As an alternative, there are many, many inexpensive digital recorders that could record from the XFM radio station of your choice--right out of the headphone jack into the recorder. While the Fuze is a great playback device, it's cumbersome and low-fi for use as a recorder. But you can get a superb digital recorder for $100-$200, like one of the Tascams on this page:
They have built-in mics because they are for musicians and journalists, but just doublecheck that they also have a line-in jack--connect the XFM headphone out to the line-in and record. There are also little dictation gizmos, like the Sony ICD series, that would probably also do the job.
Just make sure they record mp3, not some weird proprietary compressed format (like the cheapest ones) , and that they have a stereo line-in jack.
The thing is, recorders are larger and not as convenient as playback gadgets like doPi players and the Fuze. You generally have to choose one or the other function to concentrate on--players have better displays and make it easier to find songs or albums or artists, etc.
But really, check out dar.fm. From the description, it seems like that would work for you without going to all the trouble you expect.
05-28-2011 08:19 AM - edited 05-28-2011 08:21 AM
Hey, thanks Black-Rectangle, great info.
I've been using a standalone PC app, RadioTracker ($30 from this link, $40 from other links), to do the same thing, i.e., scour the internet for songs. I've been very satisfied, and will describe it here, just in case it might fit someone's needs, or in case DAR.fm costs too much when it gets out of beta, or if you're not in the U.S.. But DAR.fm for free? Why not try that first and see if it works for your needs?
RadioTracker 8 gets you separated, tagged songs that you request, either by specifying a genre, or an artist or song or album (requesting a specific artist/song/album is called a wishlist in RadioTracker). You also specify a minimum streaming rate (I usually choose 192kbps--the higher the kbps, the less number of stations it scans), and an output format, like 320 kbps MP3 CBR or high quality VBR (by specifying "keep original quality"), or high quality WAV or various quality FLAC or AAC or WMA or OGG. Then let it go for a few hours and you have maybe 2 GBs of songs, individually separated and tagged as best as they can. You'll wind up with folders by artist, containing songs.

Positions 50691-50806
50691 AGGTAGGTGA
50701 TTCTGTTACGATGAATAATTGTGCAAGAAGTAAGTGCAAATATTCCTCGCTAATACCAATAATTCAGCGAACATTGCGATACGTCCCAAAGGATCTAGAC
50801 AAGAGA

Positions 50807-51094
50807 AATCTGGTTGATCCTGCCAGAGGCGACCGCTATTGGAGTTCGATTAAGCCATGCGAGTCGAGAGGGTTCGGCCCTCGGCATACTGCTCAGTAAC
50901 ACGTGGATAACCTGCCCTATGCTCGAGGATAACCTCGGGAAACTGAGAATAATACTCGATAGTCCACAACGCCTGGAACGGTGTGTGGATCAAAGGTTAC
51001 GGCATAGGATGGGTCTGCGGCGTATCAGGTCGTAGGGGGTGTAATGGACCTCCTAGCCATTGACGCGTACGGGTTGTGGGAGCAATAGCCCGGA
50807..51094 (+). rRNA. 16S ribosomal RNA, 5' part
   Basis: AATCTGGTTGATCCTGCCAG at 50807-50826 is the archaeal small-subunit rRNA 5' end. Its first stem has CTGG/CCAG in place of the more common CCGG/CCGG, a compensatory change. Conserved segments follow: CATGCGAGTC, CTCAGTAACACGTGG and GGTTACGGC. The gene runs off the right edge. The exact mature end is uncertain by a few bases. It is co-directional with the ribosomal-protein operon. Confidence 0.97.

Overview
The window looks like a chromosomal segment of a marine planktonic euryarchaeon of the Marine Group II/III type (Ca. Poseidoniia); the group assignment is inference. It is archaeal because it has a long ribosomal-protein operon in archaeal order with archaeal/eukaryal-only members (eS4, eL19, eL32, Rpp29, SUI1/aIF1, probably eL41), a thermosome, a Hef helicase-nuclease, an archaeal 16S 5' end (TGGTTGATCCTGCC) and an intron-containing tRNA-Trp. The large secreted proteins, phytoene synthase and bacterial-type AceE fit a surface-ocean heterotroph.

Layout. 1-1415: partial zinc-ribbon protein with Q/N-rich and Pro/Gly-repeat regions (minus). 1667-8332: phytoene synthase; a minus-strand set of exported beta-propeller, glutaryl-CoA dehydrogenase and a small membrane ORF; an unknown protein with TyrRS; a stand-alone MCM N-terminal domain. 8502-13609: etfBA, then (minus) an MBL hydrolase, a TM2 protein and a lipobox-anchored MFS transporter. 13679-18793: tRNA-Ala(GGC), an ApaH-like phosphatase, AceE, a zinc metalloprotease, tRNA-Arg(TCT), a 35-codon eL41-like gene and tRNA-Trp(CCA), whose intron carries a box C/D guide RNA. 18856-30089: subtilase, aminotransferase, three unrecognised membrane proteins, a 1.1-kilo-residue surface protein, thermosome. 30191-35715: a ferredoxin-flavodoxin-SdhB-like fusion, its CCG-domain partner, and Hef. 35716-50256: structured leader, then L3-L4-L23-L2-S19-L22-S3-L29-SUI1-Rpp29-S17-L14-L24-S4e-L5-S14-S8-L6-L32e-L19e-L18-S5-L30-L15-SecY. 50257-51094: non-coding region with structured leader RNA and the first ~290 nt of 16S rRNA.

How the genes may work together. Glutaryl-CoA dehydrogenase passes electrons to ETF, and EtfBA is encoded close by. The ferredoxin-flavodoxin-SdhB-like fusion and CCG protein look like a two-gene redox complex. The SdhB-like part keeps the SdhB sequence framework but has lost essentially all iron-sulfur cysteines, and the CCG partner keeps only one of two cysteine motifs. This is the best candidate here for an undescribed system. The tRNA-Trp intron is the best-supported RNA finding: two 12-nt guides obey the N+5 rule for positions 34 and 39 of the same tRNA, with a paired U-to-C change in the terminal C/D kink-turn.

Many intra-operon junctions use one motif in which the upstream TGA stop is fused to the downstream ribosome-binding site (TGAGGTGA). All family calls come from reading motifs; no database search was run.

I had been using an older version, RadioTracker 6, and have been pleased with it. RadioTracker 8 adds timed station stream recording, but so far, for this timed recording feature, I can only get output in 320 kbps CBR MP3 format. Another downside to this feature is that you must schedule individual dates and times, e.g., no "Every Friday" nor "Weekdays".
I haven't yet recorded a bunch of songs in the new version 8 (I've got a backlog--it's easier getting songs than listening to them all!), but it's supposed to have improved tagging and song separation. Some experiences with the older version:
- It'll get songs from all over the world, in different languages. You might not like this. Dar.fm is only
- Despite quality settings, you'll get some static/bad quality in some songs.
- "Oldies" genres by year only goes back to the '60s, so if you want '50s, you're stuck with the general "Oldies" category, which will get you '40s and '30s music.
- tagging didn't work perfectly in some players. Sorry, I haven't analyzed why or with what players yet. Maybe the new version 8 tags more compatibly with my players.
- the GUI is shared with the upgraded audio/video Audials program, so you'll see video settings. The video upgrade doesn't have great reviews, and I was only interested in recording music, so I didn't upgrade.
- it's an ambitious program, having music management (so be sure to not let it scan your hard drive), CD burning, etc.
06-04-2011 02:46 PM - edited 06-04-2011 02:47 PM
Here's my two cense on the subject... I'm pretty sure that Screamer internet radio has the ability to start/stop recording when the user tells it to (I believe it uses MP3). Of course, I've only played with it for a short time, and that was months ago. But still, It's worth a try, right?
-PS: You remind me of my own grandmother